Lagos State Governor, Mr. Babatunde Fashola (SAN), Monday called for the immediate withdrawal of soldiers from the streets of Lagos, as there was no development that warranted such “huge” presence of the military men who were drafted to the state on Sunday night by the Federal Government.
Also speaking in the same vein, Ekiti State Governor, Dr. Kayode Fayemi, and a number of other activists have moved against military presence in the South-west and the North-west zones of the country in the wake of the protests against the increase of petrol price.
Fashola, who spoke in a statewide broadcast on the issue, said: “For me, this is not a matter for the military. The sooner we rethink and rescind this decision the better and stronger our democracy will be.”
The governor added that irrespective of the fact that many people gathered in several parts of Lagos like Falomo, Ikorodu and Ojota, among other places, they largely conducted themselves peacefully, singing and dancing while they expressed their displeasure at the way some decisions had been taken that affect them and this should not be a justification for “sending our soldiers to a gathering of unarmed citizens”.
Fashola called for caution on the temptation to give negative connotation to the protest especially the carnival like style of the protest because, as he said: “Everyone of us, or at least majority of us who hold public office danced and sang before these same people when we were seeking their votes. Why should we feel irritated when they sing and dance in protest against what we have done?”
Fashola’s media aide, Mr. Hakeem Bello, in a statement quoted the governor as saying that he saw the protest as providing an avenue for public discourse, “If anything, this is a most welcome transformation of our democracy in the sense that it provokes a discussion of economic policies and this inevitable may result in political debate”.
In his contribution, Fayemi said: “We are, however, worried about certain developments especially the drafting, this morning, of armed soldiers like an army of occupation in Lagos, Oyo, Ogun in the South-west and parts of the North-west geo-political zone. If it was a pre-emptive security measure, it sends a wrong signal to an already tense population.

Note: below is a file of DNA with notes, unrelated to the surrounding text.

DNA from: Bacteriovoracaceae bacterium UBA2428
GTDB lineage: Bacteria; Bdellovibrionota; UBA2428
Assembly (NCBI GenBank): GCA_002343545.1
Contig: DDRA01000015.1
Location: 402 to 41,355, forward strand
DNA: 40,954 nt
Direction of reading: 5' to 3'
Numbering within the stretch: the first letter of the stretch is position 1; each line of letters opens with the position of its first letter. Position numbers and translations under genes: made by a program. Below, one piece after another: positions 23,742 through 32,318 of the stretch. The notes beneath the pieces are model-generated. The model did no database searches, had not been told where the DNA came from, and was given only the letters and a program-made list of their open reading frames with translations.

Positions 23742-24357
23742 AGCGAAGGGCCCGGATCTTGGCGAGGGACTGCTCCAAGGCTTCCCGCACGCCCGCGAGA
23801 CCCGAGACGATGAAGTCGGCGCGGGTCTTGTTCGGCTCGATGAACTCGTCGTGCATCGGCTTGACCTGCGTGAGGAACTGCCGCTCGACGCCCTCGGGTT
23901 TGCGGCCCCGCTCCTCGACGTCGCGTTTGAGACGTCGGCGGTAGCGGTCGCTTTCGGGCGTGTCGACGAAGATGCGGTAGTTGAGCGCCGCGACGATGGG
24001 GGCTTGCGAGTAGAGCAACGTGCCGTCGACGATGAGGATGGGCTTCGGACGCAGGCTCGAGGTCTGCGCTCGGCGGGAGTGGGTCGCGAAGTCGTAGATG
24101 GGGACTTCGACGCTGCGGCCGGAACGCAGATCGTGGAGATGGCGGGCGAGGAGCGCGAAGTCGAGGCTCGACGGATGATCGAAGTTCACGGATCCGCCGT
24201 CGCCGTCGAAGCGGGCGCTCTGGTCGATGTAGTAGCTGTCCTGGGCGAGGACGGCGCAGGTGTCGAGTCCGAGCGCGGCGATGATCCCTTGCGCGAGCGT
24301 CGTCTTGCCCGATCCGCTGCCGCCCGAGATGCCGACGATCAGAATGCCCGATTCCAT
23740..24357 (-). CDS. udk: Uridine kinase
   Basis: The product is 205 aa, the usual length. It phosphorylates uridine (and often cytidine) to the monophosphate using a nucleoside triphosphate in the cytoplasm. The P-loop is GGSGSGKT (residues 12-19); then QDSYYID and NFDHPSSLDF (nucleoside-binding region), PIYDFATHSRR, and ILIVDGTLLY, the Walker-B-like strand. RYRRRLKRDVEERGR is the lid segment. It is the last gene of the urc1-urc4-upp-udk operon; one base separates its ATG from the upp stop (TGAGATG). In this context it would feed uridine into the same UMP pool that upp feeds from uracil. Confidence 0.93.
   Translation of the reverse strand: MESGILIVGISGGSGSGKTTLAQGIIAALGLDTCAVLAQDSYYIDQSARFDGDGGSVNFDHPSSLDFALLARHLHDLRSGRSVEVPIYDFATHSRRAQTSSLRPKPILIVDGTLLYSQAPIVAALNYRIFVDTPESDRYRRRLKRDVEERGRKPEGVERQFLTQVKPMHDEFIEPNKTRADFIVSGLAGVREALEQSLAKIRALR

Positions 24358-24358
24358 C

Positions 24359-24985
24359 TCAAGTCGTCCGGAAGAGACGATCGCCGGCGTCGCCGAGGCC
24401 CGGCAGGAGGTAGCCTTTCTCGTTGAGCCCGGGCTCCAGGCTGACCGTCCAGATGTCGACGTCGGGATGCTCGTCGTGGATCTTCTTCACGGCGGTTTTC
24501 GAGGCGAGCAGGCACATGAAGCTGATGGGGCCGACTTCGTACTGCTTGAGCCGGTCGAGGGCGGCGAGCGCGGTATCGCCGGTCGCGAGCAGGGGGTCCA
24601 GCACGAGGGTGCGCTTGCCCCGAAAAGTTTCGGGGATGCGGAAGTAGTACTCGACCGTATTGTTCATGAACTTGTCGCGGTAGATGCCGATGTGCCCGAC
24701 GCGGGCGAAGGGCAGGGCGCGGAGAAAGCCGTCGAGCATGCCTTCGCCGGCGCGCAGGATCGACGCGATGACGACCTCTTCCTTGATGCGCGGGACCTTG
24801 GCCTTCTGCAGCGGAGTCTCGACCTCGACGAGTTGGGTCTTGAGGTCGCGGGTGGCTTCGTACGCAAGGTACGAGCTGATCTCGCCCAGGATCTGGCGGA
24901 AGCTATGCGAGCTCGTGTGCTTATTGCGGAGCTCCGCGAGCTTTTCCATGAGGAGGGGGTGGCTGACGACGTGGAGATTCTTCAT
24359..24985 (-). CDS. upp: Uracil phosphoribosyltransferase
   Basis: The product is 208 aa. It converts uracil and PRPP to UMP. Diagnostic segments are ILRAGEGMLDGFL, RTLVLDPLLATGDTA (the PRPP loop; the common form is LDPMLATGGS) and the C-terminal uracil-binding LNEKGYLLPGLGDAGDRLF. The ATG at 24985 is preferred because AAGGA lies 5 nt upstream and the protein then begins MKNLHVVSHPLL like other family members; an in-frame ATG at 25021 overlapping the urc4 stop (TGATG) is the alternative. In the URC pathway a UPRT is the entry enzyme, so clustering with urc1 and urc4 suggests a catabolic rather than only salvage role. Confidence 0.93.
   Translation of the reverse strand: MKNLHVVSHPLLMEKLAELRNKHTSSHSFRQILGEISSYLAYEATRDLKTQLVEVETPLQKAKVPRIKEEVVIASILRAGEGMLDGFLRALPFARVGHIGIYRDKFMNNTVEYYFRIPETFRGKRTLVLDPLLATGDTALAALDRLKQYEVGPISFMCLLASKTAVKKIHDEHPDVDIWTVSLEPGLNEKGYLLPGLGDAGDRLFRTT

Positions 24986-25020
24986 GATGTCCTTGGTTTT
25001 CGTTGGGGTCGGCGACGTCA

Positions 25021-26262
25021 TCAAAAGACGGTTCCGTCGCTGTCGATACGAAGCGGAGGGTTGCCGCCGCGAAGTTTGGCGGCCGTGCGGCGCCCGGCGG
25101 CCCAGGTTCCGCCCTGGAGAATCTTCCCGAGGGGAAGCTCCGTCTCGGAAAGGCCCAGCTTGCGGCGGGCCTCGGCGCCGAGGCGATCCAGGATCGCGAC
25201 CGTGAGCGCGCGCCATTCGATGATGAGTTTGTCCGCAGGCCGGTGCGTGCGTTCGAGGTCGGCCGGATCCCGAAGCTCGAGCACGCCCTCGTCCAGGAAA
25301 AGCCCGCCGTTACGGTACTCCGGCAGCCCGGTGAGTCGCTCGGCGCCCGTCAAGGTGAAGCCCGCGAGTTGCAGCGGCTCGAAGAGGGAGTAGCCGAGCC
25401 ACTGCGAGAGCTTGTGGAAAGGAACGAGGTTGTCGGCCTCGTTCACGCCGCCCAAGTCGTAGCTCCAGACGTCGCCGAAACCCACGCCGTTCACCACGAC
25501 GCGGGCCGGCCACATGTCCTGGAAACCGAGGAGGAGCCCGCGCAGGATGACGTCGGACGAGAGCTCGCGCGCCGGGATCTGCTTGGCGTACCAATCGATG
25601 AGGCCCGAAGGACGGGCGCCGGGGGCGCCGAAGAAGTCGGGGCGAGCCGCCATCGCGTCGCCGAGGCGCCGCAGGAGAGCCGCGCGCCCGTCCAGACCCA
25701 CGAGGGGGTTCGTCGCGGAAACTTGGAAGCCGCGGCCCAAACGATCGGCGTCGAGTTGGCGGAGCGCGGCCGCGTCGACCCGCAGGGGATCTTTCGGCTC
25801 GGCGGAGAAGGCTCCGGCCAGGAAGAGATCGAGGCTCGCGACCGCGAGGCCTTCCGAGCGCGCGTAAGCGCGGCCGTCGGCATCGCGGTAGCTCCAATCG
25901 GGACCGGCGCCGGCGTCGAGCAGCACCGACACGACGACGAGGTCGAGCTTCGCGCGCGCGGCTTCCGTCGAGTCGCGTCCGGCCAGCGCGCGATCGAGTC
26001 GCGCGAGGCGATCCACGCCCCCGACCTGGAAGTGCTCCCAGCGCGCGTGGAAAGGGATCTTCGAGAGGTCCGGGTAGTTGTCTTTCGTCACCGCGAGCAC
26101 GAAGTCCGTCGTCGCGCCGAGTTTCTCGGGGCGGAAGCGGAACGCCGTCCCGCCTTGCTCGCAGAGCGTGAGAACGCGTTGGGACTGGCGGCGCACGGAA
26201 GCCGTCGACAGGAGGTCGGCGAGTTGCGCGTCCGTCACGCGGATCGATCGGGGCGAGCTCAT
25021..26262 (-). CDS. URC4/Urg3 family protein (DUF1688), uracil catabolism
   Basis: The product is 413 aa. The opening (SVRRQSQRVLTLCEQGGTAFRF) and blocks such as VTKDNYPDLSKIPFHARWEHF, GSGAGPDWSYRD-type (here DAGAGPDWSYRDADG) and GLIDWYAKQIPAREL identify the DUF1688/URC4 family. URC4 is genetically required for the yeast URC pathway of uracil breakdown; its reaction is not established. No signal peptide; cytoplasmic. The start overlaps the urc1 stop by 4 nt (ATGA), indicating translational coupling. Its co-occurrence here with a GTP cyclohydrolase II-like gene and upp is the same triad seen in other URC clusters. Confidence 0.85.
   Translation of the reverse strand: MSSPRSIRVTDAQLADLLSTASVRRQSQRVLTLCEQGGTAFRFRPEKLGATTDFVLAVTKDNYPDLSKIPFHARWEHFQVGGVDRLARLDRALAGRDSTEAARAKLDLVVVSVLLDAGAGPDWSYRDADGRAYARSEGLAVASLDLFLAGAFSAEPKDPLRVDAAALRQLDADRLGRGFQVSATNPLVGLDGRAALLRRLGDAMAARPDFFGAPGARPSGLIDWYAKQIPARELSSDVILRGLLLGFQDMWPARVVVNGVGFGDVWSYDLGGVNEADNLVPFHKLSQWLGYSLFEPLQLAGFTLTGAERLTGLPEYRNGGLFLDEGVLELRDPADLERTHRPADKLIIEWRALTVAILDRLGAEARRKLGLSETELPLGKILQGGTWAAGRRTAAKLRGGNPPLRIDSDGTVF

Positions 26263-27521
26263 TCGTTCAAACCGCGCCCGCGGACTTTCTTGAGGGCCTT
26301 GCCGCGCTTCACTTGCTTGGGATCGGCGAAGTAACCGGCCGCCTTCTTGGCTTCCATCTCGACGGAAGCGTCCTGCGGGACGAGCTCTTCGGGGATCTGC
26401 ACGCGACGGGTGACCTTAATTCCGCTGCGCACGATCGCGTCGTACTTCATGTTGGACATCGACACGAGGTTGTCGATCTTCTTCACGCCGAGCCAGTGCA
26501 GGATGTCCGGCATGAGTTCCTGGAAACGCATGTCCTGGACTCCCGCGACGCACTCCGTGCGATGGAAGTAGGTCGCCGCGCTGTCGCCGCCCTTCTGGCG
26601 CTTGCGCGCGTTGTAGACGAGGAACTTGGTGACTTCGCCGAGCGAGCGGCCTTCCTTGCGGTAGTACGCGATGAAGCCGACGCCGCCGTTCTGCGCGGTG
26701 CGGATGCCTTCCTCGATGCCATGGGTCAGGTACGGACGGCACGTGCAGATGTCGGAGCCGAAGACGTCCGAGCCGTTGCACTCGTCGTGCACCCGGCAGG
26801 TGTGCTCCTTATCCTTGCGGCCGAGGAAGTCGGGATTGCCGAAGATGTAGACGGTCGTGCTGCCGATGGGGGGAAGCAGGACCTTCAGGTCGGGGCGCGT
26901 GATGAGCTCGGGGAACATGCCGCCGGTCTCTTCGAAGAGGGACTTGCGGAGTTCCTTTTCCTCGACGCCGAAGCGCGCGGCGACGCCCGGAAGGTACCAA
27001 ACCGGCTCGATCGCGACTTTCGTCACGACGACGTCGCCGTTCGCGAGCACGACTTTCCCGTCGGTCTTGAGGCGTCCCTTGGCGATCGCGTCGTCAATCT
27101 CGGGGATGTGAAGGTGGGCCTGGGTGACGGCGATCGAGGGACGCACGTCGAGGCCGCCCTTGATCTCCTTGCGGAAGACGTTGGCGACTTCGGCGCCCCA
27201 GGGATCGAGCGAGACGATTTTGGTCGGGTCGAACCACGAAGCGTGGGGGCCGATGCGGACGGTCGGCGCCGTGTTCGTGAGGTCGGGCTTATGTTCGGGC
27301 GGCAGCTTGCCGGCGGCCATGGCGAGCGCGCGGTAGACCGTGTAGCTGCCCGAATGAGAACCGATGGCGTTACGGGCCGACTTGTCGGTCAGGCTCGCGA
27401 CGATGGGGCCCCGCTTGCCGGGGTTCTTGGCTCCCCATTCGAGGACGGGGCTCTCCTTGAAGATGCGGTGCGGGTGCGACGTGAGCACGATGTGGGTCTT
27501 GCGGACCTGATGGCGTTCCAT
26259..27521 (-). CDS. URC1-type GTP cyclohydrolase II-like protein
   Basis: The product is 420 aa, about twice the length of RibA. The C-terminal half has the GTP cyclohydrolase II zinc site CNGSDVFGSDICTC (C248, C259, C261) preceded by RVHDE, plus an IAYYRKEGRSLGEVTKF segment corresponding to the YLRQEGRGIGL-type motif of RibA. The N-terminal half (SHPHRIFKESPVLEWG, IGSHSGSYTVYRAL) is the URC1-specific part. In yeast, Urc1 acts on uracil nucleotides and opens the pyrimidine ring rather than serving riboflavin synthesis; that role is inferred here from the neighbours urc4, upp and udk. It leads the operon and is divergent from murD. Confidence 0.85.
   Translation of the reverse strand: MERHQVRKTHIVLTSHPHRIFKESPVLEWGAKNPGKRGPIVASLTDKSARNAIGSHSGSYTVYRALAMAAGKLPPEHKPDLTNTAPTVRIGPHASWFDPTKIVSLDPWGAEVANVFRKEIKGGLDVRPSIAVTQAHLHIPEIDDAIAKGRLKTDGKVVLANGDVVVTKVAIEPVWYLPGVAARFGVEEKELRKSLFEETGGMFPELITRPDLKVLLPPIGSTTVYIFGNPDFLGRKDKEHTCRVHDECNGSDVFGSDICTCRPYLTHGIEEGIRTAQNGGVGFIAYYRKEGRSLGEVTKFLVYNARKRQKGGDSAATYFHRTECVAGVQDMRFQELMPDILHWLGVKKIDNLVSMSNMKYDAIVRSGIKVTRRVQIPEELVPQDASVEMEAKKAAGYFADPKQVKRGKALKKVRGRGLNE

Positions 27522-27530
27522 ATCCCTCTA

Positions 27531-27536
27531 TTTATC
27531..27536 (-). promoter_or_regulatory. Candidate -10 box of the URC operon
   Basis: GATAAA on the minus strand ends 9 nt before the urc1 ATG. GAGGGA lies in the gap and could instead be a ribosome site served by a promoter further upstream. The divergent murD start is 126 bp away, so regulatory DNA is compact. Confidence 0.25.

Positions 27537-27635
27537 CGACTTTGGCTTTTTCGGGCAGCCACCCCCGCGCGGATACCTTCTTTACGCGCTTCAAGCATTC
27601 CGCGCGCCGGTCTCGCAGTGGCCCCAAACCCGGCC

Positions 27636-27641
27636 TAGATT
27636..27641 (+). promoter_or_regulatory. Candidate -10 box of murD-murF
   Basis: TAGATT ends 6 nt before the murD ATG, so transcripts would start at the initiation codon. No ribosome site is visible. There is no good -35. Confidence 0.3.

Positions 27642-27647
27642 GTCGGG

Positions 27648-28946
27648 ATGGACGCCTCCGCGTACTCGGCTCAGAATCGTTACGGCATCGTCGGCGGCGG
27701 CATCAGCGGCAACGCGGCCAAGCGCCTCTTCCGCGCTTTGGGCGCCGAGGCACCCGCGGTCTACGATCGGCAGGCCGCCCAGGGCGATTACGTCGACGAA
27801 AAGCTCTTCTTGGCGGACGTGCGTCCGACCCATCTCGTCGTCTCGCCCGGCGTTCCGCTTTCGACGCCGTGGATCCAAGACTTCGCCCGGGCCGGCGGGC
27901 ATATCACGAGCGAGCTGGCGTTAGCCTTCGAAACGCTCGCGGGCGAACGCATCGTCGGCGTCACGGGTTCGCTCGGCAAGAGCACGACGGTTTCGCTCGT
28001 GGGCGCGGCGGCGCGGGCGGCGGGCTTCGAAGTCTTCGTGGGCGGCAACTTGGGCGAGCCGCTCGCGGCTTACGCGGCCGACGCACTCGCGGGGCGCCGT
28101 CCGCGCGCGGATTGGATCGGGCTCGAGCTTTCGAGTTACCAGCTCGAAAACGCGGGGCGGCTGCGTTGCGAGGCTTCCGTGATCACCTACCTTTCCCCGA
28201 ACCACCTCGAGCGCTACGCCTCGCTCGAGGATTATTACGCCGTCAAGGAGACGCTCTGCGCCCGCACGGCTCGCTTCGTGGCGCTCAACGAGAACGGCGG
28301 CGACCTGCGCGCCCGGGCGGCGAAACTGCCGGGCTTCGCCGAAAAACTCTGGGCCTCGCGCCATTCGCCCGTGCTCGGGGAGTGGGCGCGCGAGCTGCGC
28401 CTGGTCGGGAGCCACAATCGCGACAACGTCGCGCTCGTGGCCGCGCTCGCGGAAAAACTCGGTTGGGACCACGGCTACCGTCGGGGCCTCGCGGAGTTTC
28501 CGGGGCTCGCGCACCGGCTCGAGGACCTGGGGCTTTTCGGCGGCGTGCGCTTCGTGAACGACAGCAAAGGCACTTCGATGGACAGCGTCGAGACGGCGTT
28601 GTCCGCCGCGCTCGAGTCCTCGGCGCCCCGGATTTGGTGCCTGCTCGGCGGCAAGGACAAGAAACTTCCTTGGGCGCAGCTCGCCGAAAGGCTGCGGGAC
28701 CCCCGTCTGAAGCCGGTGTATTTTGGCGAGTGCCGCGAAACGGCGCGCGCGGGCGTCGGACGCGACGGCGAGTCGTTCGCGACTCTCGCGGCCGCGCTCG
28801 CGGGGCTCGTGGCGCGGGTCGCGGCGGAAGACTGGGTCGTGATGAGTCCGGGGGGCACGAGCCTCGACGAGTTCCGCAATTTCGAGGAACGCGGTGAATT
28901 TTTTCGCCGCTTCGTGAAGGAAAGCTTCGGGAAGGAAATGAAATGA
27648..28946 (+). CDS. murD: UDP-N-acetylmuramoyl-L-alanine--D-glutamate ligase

“We have not seen any reason to warrant this development. As a specialist in Civil-Military Relations, I know the dangers inherent in drafting soldiers into issues that are purely within the purview of the police and other law enforcement agencies. It does not only undermine democratic control of the military, but also promotes dangerous role expansion which will not augur well for the military in a democratic setting.”
Also protesting the deployment, a Lagos lawyer, Mr. Femi Falana, said he was taken aback Monday morning when he was stopped by some soldiers on his way to the protest ground.
In a statement titled: “My Movement was Illegally Restricted by Armed Troops in Lagos”, he said: “At about 7.30 this morning, my movement was rudely curtailed at Maryland, Lagos by armed soldiers who claimed that they were under strict instructions ‘from above’ to prevent me from leading or joining fellow Nigerians to continue the popular protests against the illegal increase in the pump price of PMS or petrol.
“Shortly thereafter, the members of the Joint Action Front (JAF) who were on a peaceful march from Yaba to the Gani Fawehinmi Freedom Park, Ojota were tear-gassed and dispersed at Fadeyi in Lagos by a combined team of armed goons without any justification. I have also received complaints of unwarranted harassment of other unarmed protesters in several parts of Lagos.”
Another lawyer, Chief Adeniyi Akintola (SAN), also expressed shock at the presence of soldiers on Lagos streets and other parts of South-west, describing it as unconstitutional.
Akintola, who spoke with journalists shortly after he addressed a mammoth rally at the Freedom Square, Mapo, Ibadan, said the militarisation of the South-west was a bad signal.
“I can assure you that the mass protest will continue and be sustained. They intend to intimidate us by deploying soldiers on our streets. If we could overcome military dictatorship, then no civilian can hold us hostage in our land,” he said.
In their reaction, the civil society groups (CSOs), which have been very active in the anti-subsidy removal protests, said: “We note with consternation the military occupation of numerous sites in our towns and cities by military tanks and hardware as if we are in a war. Of concern include the occupation of the military at Ojota (Gani Fawehinmi Square), Surulere, Maryland amongst others in Lagos; the Berger Roundabout and the Wuse II intersect by ASCON Filling Station Abuja; the Lugard House Roundabout in Kaduna; and the Nodule junctions in Kano; just to name a few.”
The CSOs also said the tone of the address of the president is reminiscent of the era of military dictatorship when the “political generals talked down on people, warned them and threatened to deal with them as if they were not citizens with rights and interests”.
“The form and substance of the address was to blackmail civil society and citizen groups of having a regime change agenda. Protests and opposition to a policy agenda unilaterally imposed by the president on the teeming millions of Nigerians suffering from effects were translated as enemy action that would be dealt with the repressive apparatuses of the state,” they added.